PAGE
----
The convergence of social, cloud and mobile computing has created a world in which people generate, access, manipulate, and share personal digital data at larger scales and faster rates than ever before. From digital photo albums to online music streaming services, these new technologies have enabled people to create vast archives of digital data that capture their life experiences. These technological trends raise complex questions for the HCI community as we critically look to the future and consider their longer-term implications. As archives continue to grow, how will people live with their personal data in ways that support their evolving practices and understandings of self as they change over time? What kinds of qualities should designers consider in crafting a longer-term place for computational things in everyday life?
Early research has begun to show that designing technologies that intentionally slow down interactions with digital artifacts can make them more valuable parts of everyday life. However, the conceptualization of ‘slowness’ as a design approach is underdeveloped and exemplars of how it can be translated into design strategies are sparse. Research through Design (RtD) is an emerging research method in interaction design that grounds theoretical investigations through the research‐creation activity of design. The design artifacts produced through RtD offer exemplars of how theoretical concepts can be articulated and refined through the creative practice of design. In this way, RtD offers concrete ways to surface new knowledge on how complex social issues like digital overload can be reframed and approached.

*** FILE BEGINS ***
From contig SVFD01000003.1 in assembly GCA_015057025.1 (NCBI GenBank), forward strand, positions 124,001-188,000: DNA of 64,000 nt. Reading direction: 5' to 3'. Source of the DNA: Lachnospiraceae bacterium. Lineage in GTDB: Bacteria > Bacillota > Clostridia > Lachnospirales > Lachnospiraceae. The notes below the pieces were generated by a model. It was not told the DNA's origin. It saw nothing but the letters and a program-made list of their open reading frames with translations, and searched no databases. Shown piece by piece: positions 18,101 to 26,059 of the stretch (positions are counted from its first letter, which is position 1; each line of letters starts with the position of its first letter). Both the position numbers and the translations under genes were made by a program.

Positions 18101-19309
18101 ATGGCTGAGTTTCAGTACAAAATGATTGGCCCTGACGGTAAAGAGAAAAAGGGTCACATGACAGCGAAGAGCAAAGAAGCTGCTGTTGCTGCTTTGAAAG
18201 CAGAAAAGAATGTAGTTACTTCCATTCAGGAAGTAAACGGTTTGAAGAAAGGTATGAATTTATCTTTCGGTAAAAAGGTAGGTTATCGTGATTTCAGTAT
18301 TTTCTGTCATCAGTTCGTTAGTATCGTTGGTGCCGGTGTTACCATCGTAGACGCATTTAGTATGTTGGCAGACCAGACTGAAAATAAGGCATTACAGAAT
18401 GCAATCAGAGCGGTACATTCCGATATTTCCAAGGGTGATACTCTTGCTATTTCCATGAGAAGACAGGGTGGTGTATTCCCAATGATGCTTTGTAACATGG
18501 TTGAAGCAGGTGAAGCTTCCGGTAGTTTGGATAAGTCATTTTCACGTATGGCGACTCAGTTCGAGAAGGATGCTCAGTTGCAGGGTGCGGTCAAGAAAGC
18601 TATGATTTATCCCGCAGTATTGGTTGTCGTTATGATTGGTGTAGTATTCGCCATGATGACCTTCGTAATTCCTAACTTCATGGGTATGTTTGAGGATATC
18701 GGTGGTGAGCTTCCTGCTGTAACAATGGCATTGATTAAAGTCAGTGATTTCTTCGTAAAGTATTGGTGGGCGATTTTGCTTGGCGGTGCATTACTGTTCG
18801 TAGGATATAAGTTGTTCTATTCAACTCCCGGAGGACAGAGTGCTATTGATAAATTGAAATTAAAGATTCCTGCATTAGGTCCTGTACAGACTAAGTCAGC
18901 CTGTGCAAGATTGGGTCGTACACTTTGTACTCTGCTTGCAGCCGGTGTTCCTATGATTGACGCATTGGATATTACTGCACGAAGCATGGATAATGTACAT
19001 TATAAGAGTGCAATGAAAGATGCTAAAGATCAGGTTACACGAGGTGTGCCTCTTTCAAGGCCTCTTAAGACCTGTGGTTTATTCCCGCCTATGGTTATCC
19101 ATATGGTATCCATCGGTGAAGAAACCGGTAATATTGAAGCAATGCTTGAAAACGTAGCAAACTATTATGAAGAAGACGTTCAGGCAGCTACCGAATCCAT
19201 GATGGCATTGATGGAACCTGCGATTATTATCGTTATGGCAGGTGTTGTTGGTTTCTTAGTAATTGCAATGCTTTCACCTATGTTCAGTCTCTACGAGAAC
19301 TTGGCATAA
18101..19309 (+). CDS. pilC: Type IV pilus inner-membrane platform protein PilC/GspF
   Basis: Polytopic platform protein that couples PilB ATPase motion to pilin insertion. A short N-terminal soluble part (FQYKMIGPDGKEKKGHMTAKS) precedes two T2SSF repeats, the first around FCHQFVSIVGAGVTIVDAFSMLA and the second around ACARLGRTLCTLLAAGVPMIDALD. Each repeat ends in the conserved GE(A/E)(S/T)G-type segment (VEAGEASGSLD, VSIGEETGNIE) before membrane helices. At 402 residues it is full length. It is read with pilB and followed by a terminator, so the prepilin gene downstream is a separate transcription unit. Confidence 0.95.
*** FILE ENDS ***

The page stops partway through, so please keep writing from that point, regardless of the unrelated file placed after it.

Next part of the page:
Over the past several years, I have worked on several practice-led projects to investigate how the slow technology design philosophy might offer a critical framing for inquiring into the research questions posed above — and how slow technology itself could be further theoretically developed. In this talk I will surface and attend to key details related to the process of designing and making slow technology research products.
William Odom is an Assistant Professor in the School of Interactive Arts and Technology at Simon Fraser University in Vancouver, Canada, where he co-directs the Everyday Design Studio. He leads a range of projects in slow interaction design, the growing digitization of people’s possessions, and methods for developing the practice of Research-through-Design. His work has received best paper awards at the ACM conferences including CHI, DIS, and Ubicomp, as well as a silver international design excellence award (IDEA) from the Industrial Designers Society of America. He holds a Ph.D. in Human-Computer Interaction from Carnegie Mellon University, and was previously a Fulbright Scholar in Australia, a Banting Fellow in Canada, and a Design United Research Fellow in the Netherlands.